Boston Bruins forward Jarome Iginla thinks fighting in the NHL is necessary.
“Does fighting still have a place in today’s NHL? My answer is a qualified yes,” Iginla wrote for Sports Illustrated. “I temper my response because I don’t know of any player who truly loves fighting. Ideally it would not be a part of the game. But the nature of our sport is such that fighting actually curtails many dirty plays that could result in injuries.”
According to SI.com, Iginla, a 17-year veteran, has been involved in more than 60 bouts in the NHL.
“One misconception about fighting is that it is for entertainment, a spectacle for the fans. But most hockey players do not see themselves as boxers or fighters,” he wrote. “We would all rather be scoring a goal — or preventing one! While I agree that fighting has entertainment value and is enjoyed by many fans, there is a lot more to it than that. There is a purpose behind almost every fight. I have fought — and my teammates have, too — to stick up for myself or to stand up for a teammate who had been the victim of dirty play. And I do acknowledge that fighting can provide an emotional lift for a team. A player who drops his gloves and puts himself in harm’s way on behalf of his teammates is selfless and courageous. And those are qualities that all hockey players respect.”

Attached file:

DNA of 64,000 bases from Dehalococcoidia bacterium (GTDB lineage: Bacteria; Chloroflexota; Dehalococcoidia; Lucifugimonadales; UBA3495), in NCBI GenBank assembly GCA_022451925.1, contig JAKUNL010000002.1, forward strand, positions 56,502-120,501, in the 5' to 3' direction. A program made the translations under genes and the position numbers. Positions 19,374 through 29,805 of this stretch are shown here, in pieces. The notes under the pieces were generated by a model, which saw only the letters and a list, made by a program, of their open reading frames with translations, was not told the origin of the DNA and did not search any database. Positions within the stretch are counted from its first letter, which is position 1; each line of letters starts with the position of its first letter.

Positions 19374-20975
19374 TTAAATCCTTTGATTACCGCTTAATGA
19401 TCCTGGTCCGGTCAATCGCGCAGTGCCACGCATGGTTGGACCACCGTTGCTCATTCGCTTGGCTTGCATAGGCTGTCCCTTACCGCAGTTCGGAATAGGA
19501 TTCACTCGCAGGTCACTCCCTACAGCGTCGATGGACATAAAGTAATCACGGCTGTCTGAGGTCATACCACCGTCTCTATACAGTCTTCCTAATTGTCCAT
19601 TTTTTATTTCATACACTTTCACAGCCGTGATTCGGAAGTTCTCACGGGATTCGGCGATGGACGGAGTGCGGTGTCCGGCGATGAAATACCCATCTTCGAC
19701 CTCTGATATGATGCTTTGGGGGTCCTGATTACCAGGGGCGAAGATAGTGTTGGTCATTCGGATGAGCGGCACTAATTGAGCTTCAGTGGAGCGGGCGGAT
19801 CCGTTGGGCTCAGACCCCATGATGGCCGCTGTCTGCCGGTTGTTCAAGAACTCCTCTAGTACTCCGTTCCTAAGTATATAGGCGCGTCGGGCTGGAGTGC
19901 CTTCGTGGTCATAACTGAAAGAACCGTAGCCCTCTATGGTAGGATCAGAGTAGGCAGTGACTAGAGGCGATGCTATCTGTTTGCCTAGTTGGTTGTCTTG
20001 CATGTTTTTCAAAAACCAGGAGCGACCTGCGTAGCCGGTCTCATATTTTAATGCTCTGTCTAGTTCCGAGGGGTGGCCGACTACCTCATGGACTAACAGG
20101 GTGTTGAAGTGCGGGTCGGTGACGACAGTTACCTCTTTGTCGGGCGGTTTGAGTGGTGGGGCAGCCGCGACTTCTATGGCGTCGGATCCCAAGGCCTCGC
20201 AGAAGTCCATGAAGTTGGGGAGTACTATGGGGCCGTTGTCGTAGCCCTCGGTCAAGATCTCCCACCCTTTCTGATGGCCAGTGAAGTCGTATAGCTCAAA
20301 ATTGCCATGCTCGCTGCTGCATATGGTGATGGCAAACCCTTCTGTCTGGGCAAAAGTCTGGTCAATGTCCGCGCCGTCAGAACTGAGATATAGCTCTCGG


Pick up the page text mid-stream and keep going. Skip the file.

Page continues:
“Fighting helps hold players accountable for their actions on the ice, even more so than penalties. If it was taken out of the game, I believe there would be more illegal stickwork, most of it done out of sight of the referees; more slashes to the ankles or wrists, and in between pads; and more cross checks to the tailbone. Incidents of players taking such liberties are rare in today’s game because fighting gives us the ability to hold each other accountable. If you play dirty, you’re going to have to answer for it.”